UK still feels European solidarity, GCU research finds

07 August 2017

UK still feels European solidarity, GCU research finds

UK citizens are still largely positive about the European Union (EU) – despite the Brexit decision.

This is one of the latest findings from research conducted jointly by Glasgow Caledonian University (GCU) and the University of Sheffield.

TransSOL (European paths to transnational solidarity at times of crisis) is a three-year EU-funded €2.5m research project, led by Germany’s University of Siegen, which is presenting the findings of a representative survey among a total of 16,000 citizens of eight European countries ­− France, Germany, Denmark, Greece, Italy, the UK, Poland and Switzerland. 

The participating research team at GCU is led by Professor Simone Baglioni from the University’s Yunus Centre for Social Business and Health.

Key findings of the survey show − surprisingly given the Brexit vote − that more UK people than the EU average think, in general, the country’s membership of the EU has been a good thing (40.3% against an average of 37.8%), even though they are less likely to say the UK has benefited from being an EU member than average (43.7% against an average of almost 50%).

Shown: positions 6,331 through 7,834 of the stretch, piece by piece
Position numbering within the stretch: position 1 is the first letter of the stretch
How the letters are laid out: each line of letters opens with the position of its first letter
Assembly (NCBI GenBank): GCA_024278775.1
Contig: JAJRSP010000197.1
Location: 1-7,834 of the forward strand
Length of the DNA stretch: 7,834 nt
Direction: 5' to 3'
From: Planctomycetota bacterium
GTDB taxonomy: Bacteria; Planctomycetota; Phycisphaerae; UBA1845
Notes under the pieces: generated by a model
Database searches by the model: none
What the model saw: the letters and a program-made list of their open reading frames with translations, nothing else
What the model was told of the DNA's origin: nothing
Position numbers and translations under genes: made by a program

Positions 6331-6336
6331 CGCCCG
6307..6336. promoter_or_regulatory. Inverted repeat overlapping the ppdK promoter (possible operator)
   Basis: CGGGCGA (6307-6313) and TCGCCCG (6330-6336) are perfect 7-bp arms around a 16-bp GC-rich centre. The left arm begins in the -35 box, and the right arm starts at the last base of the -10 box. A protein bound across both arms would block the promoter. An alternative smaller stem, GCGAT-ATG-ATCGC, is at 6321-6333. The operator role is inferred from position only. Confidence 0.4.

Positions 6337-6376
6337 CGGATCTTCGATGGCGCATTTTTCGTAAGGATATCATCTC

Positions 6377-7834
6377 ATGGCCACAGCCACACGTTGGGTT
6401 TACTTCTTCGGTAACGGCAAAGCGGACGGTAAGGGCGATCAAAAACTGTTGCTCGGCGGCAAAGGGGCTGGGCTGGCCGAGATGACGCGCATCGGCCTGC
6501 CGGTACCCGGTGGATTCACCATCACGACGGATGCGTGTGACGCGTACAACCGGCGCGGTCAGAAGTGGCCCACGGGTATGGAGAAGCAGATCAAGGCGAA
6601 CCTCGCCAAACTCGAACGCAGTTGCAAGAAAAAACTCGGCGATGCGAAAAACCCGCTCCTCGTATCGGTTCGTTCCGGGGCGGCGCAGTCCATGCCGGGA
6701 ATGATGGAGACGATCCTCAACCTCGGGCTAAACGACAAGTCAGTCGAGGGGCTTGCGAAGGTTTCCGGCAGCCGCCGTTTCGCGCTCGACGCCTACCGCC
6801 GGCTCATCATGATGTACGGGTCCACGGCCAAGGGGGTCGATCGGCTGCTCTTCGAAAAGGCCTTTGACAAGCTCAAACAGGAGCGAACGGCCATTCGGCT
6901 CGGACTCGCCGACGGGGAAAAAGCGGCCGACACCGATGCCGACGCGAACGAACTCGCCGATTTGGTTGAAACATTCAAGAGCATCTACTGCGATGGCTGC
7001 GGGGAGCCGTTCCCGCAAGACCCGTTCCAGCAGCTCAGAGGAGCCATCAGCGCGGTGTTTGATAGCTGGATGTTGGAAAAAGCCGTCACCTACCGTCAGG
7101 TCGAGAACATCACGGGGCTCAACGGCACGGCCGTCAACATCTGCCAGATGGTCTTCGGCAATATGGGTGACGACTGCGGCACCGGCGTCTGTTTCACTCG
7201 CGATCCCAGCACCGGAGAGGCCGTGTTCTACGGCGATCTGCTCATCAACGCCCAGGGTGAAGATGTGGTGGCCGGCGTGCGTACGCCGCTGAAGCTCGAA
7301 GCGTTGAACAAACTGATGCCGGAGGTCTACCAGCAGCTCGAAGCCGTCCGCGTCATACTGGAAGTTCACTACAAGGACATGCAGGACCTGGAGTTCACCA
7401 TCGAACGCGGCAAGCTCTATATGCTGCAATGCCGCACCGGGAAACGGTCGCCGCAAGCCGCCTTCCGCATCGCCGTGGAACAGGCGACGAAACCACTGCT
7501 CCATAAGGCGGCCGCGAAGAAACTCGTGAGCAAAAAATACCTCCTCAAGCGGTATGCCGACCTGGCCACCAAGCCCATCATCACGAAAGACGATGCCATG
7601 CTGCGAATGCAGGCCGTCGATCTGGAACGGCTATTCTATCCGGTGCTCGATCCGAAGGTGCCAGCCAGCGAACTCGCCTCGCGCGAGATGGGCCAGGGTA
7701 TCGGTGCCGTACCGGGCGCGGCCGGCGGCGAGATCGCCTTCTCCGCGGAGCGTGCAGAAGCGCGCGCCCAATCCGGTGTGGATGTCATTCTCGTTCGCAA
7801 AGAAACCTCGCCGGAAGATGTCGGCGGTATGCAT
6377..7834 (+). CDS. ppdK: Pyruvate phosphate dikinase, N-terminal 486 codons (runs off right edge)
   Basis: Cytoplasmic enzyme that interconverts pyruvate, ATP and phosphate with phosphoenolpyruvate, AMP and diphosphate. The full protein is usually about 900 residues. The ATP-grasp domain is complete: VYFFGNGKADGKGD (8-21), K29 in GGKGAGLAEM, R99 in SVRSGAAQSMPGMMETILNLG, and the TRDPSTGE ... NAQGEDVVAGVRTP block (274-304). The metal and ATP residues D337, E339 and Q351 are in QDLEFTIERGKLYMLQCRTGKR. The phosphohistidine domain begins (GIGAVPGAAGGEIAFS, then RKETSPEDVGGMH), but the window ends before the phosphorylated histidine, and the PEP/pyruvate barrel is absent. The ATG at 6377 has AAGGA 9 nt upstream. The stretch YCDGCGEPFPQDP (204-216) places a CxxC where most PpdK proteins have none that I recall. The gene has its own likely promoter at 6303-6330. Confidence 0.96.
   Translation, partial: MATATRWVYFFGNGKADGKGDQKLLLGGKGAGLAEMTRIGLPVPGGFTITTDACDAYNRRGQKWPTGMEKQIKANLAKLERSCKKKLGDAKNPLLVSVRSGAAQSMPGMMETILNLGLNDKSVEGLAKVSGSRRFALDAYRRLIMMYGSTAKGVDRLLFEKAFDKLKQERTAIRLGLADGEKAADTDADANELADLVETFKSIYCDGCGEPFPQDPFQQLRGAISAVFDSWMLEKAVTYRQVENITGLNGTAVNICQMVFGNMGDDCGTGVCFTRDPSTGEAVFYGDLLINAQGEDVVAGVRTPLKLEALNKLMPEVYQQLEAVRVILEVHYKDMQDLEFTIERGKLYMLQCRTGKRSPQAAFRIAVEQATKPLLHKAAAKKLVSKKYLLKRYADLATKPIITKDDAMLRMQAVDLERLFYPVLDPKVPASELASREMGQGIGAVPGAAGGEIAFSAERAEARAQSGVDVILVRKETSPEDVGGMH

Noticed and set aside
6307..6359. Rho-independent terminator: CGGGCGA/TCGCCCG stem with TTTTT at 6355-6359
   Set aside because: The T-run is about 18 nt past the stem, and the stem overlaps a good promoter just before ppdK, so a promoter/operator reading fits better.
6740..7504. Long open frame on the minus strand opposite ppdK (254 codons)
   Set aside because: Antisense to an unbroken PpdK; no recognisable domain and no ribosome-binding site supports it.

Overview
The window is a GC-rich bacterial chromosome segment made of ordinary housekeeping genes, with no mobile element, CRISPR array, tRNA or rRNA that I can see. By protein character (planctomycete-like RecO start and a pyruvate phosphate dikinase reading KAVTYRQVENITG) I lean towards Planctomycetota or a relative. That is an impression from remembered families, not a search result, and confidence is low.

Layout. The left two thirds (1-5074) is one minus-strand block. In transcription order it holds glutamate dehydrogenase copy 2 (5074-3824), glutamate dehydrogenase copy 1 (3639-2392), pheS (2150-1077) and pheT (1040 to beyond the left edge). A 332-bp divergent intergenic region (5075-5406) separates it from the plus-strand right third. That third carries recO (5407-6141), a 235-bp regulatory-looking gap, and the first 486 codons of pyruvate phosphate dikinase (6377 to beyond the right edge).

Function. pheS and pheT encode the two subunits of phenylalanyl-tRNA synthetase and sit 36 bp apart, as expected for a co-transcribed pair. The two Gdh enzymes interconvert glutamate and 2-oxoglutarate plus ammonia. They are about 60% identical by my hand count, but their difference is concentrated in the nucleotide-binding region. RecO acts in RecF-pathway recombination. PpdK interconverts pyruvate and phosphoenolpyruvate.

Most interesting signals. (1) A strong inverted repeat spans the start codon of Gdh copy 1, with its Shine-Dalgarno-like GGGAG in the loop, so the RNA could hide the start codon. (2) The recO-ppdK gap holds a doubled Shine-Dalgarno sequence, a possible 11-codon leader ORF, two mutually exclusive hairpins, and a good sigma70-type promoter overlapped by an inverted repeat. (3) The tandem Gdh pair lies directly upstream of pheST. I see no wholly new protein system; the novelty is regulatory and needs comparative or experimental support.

Other findings show that people in the UK, despite voting to leave the EU, remain similar to other Europeans in outlook when it comes to several important issues, with just over two thirds of the UK being in favour of redistributive financial policies and more than half supporting EU development assistance – in both cases close to the European average. 

On the question of membership of the EU, little difference was found from the position of the UK’s 2016 referendum, with 44.3% of Brits indicating they would definitely vote to remain against 45.2% who would definitely vote to leave.

When it came to Europeans and the UK’s membership of the EU, the survey found that European citizens are almost as divided as their UK counterparts, with an average of 41.1% saying the UK should remain a member, against 41.7% saying it should leave.

However, this varied quite substantially per country, with 60% of Polish respondents and 52% of Germans saying they want the UK to remain, against 52% of Greeks and 47% of French respondents who favoured the UK leaving.

Professor Baglioni said: “The TransSOL survey reveals that, despite Brexit, people living in the UK remain attached to their country’s history of EU membership; but it also shows the level of attachment other European citizens have for the UK as a key component of the EU political community.” 

A specialised polling company (INFO GmbH) carried out the survey and the same questionnaire was administered in the relevant languages to approximately 2,000 respondents in Denmark, France, Germany, Greece Italy, Poland, Switzerland and the UK (to a total of 16,000 respondents) in November and December 2016. 

Read the full report at http://transsol.eu/outputs/reports/

 

Share/Save/Bookmark